Compounding verbosity

As I've presented it so far, it can be kind of verbose to use an error code from your parent to call a number of children. Here's a version of the last example from my previous post that illustrates a successful, but verbose and repetitive, daisy-chained use of an EEC:

// Parent wants to know about errors.
void do_stuff(ExplodingErrorCode *eec) {
  int flag;
  set_up();
  first_call(&eec);
  if (eec->get_code() != ExplodingErrorCode::OK) { goto first_failed;}
  eec->check();
  eec->reset();

  second_call(&eec);
  if (eec->get_code() != ExplodingErrorCode::OK) { goto second_failed;}
  eec->check();
  eec->reset();

  third_call(&eec);
  if (eec->get_code() != ExplodingErrorCode::OK) { goto third_failed;}
  eec->check();
  eec->reset();

  fourth_call(&eec);
  if (eec->get_code() != ExplodingErrorCode::OK) { goto fourth_failed;}
  // don't reset EEC here, it's the return version!

  tear_down();
  return 0;
fourth_failed:
  cleanup_third_call();
third_failed:
  cleanup_second_call();
second_failed:
  cleanup_first_call();
first_failed:
  tear_down();
}
We're still experimenting with idioms, helper methods, and shorthands to try to simplify these daisy-chained cases...

Edited 2010-11-10: Fixed the error pointed out by msanchez.

14 comments:

  1. Basically, this is a runtime version of checked exceptions, as in Java. But Java programmers who don't want to do error checking just stick in boilerplate that catches exceptions, but doesn't do anything about them. I don't think this approach would work any better.

    ReplyDelete
  2. It is very similar to checked exceptions. The key distinction is that the author is forced to handle each EEC inline, whereas try/catch can be placed at arbitrary points. As you point out, the handling can still be minimal, but the control flow remains predictable, and the handling is textually proximate to the associated call/method.

    ReplyDelete
  3. In the last example, you have 4 distinct labels, but all goto statements jump to the fourth_failed label.

    ReplyDelete
  4. You're entirely correct. I've fixed it --- thanks!

    ReplyDelete
  5. With all due respect, do you think that using goto's in the example is a good idea? I've always found them to be 'evil' and never a good patter to write clean code. Doesn't look like it's helping your case IMHO.

    ReplyDelete
  6. Have you considered returning these EEC objects instead of passing them by pointer? It would spare you the dereferencing and exposes additional useful functionality:
    1. Functions can simply return enumerated values that can be default constructed in to your EEC type.
    2. The 'checked' condition maybe reset after every invocation/assignment automatically.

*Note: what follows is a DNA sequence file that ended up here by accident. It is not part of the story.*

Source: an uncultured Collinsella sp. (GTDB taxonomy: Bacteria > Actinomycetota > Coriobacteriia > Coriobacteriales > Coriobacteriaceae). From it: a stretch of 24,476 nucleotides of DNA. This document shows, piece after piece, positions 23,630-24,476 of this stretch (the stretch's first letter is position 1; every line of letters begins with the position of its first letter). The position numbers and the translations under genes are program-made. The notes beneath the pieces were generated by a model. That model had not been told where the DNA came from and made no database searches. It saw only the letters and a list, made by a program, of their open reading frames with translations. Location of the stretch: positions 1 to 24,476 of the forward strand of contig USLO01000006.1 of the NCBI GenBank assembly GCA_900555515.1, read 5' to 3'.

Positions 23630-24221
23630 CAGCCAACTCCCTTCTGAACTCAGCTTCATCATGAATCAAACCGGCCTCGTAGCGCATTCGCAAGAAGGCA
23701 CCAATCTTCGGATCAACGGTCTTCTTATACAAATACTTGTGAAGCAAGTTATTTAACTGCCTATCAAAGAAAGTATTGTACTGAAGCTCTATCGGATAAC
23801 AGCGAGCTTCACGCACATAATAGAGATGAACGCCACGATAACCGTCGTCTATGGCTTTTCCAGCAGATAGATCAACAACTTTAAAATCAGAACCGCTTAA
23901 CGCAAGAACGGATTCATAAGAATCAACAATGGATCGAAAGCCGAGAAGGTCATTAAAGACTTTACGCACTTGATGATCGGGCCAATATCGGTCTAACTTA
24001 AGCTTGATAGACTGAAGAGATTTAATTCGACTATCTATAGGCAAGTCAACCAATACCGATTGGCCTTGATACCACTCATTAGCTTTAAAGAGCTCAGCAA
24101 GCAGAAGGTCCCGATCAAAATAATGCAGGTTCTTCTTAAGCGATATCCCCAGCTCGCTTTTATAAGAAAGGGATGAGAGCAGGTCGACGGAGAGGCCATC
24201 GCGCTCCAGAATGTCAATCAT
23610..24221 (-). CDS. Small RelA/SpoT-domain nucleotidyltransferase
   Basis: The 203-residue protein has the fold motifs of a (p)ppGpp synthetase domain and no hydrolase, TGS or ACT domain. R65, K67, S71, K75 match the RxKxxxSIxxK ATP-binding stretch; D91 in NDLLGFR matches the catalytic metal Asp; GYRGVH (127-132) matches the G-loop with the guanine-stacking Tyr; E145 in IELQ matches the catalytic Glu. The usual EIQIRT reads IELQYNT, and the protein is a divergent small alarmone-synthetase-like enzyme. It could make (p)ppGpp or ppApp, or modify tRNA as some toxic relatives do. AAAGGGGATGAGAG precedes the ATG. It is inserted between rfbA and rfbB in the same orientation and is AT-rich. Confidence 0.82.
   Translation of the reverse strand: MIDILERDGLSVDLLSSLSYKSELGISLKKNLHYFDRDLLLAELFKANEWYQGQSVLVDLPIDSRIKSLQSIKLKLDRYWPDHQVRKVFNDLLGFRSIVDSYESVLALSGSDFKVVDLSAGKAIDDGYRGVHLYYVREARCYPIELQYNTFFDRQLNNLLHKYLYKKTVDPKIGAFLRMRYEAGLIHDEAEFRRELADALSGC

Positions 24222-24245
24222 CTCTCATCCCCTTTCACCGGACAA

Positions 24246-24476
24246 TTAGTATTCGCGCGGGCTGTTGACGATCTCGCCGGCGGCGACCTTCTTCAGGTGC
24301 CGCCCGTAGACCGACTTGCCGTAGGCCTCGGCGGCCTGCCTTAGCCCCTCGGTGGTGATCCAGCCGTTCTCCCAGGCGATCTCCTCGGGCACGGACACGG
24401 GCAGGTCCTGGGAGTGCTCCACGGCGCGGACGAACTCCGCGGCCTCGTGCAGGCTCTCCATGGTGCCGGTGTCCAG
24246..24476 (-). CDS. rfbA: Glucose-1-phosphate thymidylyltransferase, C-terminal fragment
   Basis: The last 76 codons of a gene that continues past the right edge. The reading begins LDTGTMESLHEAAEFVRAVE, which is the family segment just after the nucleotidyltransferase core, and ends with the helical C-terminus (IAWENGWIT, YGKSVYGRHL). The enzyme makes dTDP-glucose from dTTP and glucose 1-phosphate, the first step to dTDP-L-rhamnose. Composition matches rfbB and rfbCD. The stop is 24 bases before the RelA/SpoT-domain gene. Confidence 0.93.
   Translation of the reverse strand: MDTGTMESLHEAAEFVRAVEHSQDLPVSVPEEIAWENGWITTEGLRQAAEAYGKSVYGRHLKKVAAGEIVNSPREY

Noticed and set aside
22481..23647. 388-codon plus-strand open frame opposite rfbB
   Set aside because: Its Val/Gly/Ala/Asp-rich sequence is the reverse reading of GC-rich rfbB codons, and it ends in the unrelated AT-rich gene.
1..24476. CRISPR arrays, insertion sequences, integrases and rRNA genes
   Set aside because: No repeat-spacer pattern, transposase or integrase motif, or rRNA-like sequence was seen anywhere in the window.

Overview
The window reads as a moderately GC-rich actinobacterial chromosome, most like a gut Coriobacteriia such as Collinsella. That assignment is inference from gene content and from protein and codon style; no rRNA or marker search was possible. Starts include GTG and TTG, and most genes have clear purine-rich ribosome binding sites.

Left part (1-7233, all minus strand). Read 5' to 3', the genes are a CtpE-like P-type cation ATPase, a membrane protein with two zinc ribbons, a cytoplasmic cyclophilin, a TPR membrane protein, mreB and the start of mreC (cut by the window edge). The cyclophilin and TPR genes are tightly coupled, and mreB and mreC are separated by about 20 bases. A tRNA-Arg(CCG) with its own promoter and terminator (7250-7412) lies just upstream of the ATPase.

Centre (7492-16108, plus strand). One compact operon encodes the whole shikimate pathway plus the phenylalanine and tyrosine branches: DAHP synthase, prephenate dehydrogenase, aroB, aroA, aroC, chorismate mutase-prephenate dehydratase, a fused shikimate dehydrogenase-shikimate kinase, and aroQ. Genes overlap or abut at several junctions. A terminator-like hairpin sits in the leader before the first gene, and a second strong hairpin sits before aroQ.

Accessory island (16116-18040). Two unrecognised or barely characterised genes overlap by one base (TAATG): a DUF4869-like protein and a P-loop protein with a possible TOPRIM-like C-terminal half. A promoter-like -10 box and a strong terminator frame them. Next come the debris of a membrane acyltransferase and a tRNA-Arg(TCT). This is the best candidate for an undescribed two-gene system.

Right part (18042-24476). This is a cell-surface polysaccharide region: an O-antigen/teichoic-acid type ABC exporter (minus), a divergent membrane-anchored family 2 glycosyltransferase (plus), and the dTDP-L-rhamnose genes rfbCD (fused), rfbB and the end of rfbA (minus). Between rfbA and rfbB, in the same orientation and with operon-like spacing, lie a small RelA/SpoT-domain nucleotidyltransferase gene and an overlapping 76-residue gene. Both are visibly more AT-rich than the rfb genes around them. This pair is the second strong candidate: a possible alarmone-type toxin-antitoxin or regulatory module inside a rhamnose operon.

3. Existing functions that don't conform to your framework may be wrapped with helper functions that understand the functions unique return code.
    4. Functions whose returned EEC object is not capture in a variable would immediately trigger your "unhandled" logic.

    ReplyDelete
  7. I played with returning objects, but the internal logic got a bit too "clever" -- since an un-handled code could get handled locally or returned, you had to essentially do a reference-counting implementation to notice when the last copy was demolished without the code ever having been checked.

    We more or less use the Google C++ style guidelines anyhow, so we're not afraid of pointers and dereferencing anyhow -- the simplification was definitely worth it.

    ReplyDelete
  8. Concerning returning an EEC you could avoid having to implement reference counting if the object being returned to is initialized by a move constructor. That way you could get a clean destruction of the internal EEC and simply move all its info out into the returned object for processing.

    ReplyDelete
  9. My "too clever" detector starts firing pretty fast on this, but it's a valid experiment. Let me know how it works out for you ;-)

    ReplyDelete
  10. So every function call is six lines of code, right?

    ReplyDelete
  11. So is the exception handling code:

    try {
    first_call();
    } catch e {
    tear_down();
    return;
    }

    ReplyDelete
  12. Jeremy: nobody using exceptions writes code like that, if they know what they're doing. If something needs tearing down, they'll use a deterministic disposal idiom. For example, in C#:

    using (Lock(foo))

    using (GetBar(ref bar))

    using (GetBaz(ref baz))

    {

    foo.blah(bar);

    baz();

    }

    ReplyDelete
  13. The point of good exception handling is to never write the word 'catch' if you can help it. Any teardown you need belongs in a 'finally', ideally one single 'finally' at the end of the whole routine, and ideally using some convention, like a stack of closures (function pointers), that builds up the teardown as incremental progress is made, if the teardown needs to be that complicated. What you definitely do not want is writing try/catch/finally around every single call that can fail. That way madness lies.

    ReplyDelete